It is this kind of deception that Jimenez worries will prevent the truth from ever coming about about what really happened at Robb Elementary School on May 24.

Despite a bevy of cops on scene, state law enforcement officials have said, and even as young kids continued to plead for help from 911 dispatchers, cops working under Arredondo held off on attempting to neutralize the threat. It was over an hour after police first got on the scene that Border Patrol agents breached the classroom and killed the shooter.

Among the harshest critics, however, was Texas DPS Director Steven McCraw—who told reporters during a Friday news conference that local police delaying entry into the classroom where 18-year-old Ramos was holed up was the “wrong decision.”

“From the benefit of hindsight, from where I’m sitting now, of course, it was not the right decision,” McCraw said. “It was the wrong decision, period, there’s no excuse for that.”

But Arredondo and local cops are not the only law enforcers under fire for the deadly mass shooting. A Texas DPS spokesperson previously confirmed to The Daily Beast that Ramos did not enter the school via a backdoor a teacher left propped open minutes earlier—despite McCraw indicating so at the same Friday press conference.

The spokesperson said that while the teacher had used a rock to keep the door open, she removed it when she ran back inside to get her phone and call 911 after seeing Ramos crash his truck on school grounds.

“She saw the wreck,” Don Flanery, the teacher’s lawyer, told the San Antonio Express-News on Tuesday. “She ran back inside to get her phone to report the accident. She came back out while on the phone with 911. The men at the funeral home yelled, ‘He has a gun!’ She saw him jump the fence, and he had a gun so she ran back inside.

The DPS spokesperson said that eventually the teacher ran back inside the school once again and closed the door behind her. The door, however, did not lock behind the teacher and allowed the entry point for the 18-year-old gunman to enter the school.

“She kicked the rock away when she went back in. She remembers pulling the door closed while telling 911 that he was shooting. She thought the door would lock because that door is always supposed to be locked,” Flanery added.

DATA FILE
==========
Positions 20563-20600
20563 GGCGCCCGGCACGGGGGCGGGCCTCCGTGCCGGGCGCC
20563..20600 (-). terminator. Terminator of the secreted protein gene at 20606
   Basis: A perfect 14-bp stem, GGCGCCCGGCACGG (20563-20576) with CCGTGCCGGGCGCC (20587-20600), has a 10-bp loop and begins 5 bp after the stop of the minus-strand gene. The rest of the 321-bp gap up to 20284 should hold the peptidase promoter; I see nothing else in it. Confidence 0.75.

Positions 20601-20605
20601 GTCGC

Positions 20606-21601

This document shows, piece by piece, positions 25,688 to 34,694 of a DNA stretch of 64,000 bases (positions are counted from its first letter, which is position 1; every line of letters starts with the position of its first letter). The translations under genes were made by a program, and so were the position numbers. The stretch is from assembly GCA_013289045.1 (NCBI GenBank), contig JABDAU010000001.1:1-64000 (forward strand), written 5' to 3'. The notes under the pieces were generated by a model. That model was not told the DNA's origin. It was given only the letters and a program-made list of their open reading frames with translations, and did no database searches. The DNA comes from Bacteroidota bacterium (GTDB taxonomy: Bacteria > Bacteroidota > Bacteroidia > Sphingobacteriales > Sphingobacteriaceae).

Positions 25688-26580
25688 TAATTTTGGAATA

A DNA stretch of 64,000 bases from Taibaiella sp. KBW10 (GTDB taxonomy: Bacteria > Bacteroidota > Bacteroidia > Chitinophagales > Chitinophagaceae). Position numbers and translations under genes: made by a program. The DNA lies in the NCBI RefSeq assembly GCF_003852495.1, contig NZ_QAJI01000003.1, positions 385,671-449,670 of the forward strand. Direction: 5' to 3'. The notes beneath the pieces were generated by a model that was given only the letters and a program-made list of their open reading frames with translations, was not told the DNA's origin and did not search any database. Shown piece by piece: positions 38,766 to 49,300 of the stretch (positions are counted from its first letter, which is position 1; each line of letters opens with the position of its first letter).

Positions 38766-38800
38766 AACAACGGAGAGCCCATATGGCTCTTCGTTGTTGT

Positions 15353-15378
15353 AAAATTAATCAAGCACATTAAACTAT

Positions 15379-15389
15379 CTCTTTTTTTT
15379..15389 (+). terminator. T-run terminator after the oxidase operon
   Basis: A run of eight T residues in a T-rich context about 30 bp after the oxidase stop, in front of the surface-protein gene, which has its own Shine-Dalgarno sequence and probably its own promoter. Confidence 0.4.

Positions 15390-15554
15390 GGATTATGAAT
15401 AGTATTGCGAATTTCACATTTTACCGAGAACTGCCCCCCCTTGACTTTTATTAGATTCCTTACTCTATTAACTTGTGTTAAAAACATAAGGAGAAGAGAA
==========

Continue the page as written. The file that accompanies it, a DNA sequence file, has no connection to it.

McCraw said Friday that in a span of just a few minutes after Ramos entered the building, the teenager unleashed “hundreds of rounds” into two of the classrooms adjoined by a jack-and-jill bathroom. During that time, several local cops arrived at the scene and were immediately met with gunfire—prompting their decision to call for backup.

It took several more minutes before a dozen local officers, who were crowded in the school hallway, finally entered the classrooms and engage with Ramos, despite hysterical pleas from parents gathered outside the school and children calling 911 asking for help.

“Oh yeah, they will lie and change their story over and over again until they get it just the way they want it,” said area resident Esparanza Hinojosa. “If you don’t believe that, then you are a fool.”

She said she worried that those who are sworn to protect and serve may never be able to be trusted again because they have a culture of protecting themselves.

“Look what is happening around the country and right here in our little town,” she said. “They are doing whatever they have to do in order to protect themselves. That is just not right. It is shameful.”

Hinojosa said somebody should be held accountable for the authorities’ inaction.

“If I see a car accident that just happened and I don’t stop to help, I am in the wrong and they can charge me with a crime,” she said. “They call that failing to stop and render aid. Well, what did those police officers do? It seems like they have much more of an obligation that I do.”

“Look, police live by one code of ethics and we are all expected to live by another,” Hinojosa continued. “They will lie, cheat, do whatever they have to do in order to make sure that they look as good as they possibly can.

“The death and destruction may have started with that Ramos boy,but the hurt and pain has been only worsened by the misinformation and lies that we are getting from law enforcement. How can we ever trust them again?”